A 30.06 is never a mistake or a bad choice for a hunting rifle.
In some cases, the ’06 may be the best choice.
By Leon Pantenburg
Rifle calibers, like everything else, have fads. The current darling of the center fire crowd seems to be something in 6.5 millimeters.
But the 30.06 has the reputation. (Say “aught-six” and everybody knows what you’re talking about). FYI – the buck in the video above was harvested with a 30.06, shooting a 150-grain Barnes X bullet.
One year in Idaho, I made it a point to visit every elk hunting camp I came across. The ’06s outnumbered every other caliber at least five or six to one. Two of my very successful big game hunting buddies carry 30.06s, and they have hunted all over the world.
My experience with the ’06 started in 1978 when I bought a used model 670 Winchester 30.06. The 670 was an economy version of Winchester’s Model 70, and had a hardwood stock, with pressed checking and a matte finish on the metal. At the time, I was in VISTA (Volunteers In Service To America) and assigned to the Omaha Indian Reservation in Macy, Nebraska. VISTAs made $200 per month, and it took me a long time to save up the $150 the rifle cost.
But I had to have a ’06 – my intention was to move west eventually and hunt big game. For several years, my hunting battery consisted of three firearms: a Ruger 10/22 .22 caliber rifle; a Mossberg 20-gauge shotgun and the 670. Later, I added a 12 gauge Remington 870 pump action shotgun.
A little history here from Wikepedia: “The .30-06 Springfield cartridge (pronounced “thirty-aught-six”), 7.62×63mm in metric notation and called “.30 Gov’t ’06” by Winchester, was introduced to the United States Army in 1906 and later standardized; it remained in use until the late-1970s. In 1938, the unstained, 9.8 grams (151 gr), flat-base bullet combined with the .30-06 case became the M2 ball cartridge. The M2 Ball specifications required 2,740 feet per second (835.2 m/s) minimum velocity, measured 78 feet (24 m) from the muzzle. M2 Ball was the standard-issue ammunition for military rifles and machine guns until it was replaced by the 7.62×51mm NATO round in 1954.”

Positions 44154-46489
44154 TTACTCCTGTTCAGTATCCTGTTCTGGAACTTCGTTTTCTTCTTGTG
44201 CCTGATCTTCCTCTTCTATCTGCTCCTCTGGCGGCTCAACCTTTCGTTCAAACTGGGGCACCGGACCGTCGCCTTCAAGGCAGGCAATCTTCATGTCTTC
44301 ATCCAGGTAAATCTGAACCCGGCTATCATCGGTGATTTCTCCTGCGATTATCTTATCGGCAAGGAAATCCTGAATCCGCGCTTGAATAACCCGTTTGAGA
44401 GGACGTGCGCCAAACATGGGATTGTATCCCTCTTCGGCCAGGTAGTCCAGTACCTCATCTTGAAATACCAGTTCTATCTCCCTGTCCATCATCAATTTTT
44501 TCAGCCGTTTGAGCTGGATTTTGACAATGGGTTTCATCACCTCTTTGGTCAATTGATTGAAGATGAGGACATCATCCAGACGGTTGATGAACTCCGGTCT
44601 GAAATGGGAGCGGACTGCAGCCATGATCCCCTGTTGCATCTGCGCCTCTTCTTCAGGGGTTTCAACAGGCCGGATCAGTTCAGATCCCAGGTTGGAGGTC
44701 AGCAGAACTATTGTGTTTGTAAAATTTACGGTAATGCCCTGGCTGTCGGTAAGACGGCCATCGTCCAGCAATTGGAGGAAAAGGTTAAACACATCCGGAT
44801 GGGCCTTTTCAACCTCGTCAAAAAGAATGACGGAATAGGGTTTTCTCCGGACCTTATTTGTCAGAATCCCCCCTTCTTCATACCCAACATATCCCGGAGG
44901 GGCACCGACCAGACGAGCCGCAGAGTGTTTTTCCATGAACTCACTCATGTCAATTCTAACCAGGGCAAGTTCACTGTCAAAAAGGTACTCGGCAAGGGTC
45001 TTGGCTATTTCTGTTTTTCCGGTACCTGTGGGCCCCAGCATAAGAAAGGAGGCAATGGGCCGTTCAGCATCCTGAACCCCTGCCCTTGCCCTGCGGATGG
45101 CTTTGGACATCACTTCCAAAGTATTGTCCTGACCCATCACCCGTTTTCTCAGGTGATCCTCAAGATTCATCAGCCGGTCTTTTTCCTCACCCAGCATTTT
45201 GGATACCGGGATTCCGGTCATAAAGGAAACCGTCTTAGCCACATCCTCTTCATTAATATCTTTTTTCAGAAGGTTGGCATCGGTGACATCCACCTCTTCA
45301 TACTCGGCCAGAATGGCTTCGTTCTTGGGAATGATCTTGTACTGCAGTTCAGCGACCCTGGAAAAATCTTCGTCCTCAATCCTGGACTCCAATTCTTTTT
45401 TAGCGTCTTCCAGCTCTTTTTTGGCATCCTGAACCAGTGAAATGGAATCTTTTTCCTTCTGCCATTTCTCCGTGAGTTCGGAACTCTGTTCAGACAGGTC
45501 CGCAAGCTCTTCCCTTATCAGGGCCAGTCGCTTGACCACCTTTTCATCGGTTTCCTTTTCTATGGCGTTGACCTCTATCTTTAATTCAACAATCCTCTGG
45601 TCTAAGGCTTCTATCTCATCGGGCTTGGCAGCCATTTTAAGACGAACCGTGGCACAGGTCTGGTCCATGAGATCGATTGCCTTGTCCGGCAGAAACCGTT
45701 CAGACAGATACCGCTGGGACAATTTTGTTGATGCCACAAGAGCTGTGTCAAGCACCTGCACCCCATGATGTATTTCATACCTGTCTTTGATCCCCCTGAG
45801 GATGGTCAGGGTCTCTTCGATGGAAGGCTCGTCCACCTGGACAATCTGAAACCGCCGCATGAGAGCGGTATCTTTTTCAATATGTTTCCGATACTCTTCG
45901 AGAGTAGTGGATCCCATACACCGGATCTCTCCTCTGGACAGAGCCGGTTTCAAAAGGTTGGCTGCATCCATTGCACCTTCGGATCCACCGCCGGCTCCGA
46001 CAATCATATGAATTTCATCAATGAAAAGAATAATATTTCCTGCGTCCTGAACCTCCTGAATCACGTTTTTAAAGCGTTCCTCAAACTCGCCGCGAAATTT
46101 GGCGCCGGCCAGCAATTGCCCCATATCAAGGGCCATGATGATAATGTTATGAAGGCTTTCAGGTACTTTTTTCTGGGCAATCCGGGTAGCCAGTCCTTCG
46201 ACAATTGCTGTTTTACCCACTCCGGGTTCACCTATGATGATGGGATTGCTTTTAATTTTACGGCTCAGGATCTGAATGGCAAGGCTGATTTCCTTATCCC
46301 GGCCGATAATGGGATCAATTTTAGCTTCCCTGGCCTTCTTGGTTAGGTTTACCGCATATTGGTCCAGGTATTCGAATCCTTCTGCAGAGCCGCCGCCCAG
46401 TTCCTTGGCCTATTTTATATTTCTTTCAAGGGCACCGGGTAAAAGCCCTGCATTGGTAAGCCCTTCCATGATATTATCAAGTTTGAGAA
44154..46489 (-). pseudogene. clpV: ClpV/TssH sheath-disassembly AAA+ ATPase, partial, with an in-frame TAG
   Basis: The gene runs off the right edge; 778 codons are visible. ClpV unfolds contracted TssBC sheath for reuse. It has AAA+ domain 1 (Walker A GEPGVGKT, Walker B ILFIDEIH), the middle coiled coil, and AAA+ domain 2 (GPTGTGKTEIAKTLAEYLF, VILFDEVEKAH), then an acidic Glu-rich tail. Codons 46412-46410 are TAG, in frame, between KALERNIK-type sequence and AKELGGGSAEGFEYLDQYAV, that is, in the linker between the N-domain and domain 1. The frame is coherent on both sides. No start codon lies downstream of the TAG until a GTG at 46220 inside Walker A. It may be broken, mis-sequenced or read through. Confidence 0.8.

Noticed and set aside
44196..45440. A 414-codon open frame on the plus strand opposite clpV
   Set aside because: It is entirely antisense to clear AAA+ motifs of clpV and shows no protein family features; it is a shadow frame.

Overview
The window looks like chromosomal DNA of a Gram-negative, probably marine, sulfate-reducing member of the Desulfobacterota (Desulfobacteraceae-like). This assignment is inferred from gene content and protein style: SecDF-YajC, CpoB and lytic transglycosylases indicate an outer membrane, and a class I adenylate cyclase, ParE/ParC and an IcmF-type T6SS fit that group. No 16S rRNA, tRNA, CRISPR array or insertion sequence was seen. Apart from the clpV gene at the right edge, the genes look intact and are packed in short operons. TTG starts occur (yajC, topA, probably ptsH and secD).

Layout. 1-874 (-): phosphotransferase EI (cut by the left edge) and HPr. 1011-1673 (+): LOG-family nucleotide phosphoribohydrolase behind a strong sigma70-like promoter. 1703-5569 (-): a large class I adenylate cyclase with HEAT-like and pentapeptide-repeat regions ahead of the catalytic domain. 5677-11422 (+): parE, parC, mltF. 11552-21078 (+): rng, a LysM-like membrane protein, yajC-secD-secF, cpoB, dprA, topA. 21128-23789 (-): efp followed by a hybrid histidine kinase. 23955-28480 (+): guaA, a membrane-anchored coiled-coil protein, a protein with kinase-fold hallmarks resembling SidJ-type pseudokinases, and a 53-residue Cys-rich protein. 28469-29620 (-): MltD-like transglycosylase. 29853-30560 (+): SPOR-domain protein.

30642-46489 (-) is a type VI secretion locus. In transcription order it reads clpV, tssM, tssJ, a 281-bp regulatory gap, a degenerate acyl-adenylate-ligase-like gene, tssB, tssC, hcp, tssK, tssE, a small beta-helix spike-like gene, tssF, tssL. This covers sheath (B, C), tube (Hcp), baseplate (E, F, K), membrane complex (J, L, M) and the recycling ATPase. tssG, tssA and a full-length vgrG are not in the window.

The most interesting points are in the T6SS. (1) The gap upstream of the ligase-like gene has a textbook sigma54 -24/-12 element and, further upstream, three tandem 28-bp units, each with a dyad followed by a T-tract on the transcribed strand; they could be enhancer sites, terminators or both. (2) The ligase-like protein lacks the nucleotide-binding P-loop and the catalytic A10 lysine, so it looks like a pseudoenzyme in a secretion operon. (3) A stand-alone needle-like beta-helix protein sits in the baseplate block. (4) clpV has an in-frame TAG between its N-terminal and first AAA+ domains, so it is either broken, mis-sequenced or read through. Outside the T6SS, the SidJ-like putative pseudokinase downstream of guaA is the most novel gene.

I’m partial to Remington 700s. My go-to deer rifle is a 7mm-08 BDL. My elk rifle is a Remington 700 in 7mm Remington Magnum. My favorite hunting partner, my brother Michael Pantenburg, has used his Remington 700 in 7mag Remington on antelope, deer and elk. He loves my 7mm-08 – Mike hunted with it this fall.
This story from the excellent SHTF blog points out a situation where a Remington 700 30.06 proved to be the best choice for a deer hunting rifle. Read the complete story
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